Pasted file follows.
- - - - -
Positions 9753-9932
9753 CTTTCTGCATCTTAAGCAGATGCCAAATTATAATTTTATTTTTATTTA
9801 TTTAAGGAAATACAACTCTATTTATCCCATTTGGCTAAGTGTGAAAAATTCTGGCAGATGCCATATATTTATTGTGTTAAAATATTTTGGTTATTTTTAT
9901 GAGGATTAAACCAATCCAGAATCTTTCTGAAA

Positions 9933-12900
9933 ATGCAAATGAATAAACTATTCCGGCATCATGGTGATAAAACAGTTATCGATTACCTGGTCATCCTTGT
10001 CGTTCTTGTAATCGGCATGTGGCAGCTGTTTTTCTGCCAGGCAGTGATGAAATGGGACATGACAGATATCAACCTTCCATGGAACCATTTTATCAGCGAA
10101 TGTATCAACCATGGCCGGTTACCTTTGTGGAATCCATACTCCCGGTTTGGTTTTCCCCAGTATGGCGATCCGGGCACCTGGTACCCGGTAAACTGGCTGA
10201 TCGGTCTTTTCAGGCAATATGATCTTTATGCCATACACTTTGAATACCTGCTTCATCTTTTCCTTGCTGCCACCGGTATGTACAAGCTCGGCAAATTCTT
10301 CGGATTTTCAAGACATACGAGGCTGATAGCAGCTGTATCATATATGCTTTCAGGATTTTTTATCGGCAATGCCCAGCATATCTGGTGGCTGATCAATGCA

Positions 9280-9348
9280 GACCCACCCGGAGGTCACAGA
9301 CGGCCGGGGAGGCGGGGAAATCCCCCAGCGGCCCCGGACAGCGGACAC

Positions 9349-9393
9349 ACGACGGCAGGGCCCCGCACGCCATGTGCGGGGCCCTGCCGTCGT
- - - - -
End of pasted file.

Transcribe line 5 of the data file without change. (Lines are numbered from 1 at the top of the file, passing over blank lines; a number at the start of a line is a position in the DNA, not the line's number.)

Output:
Positions 9933-12900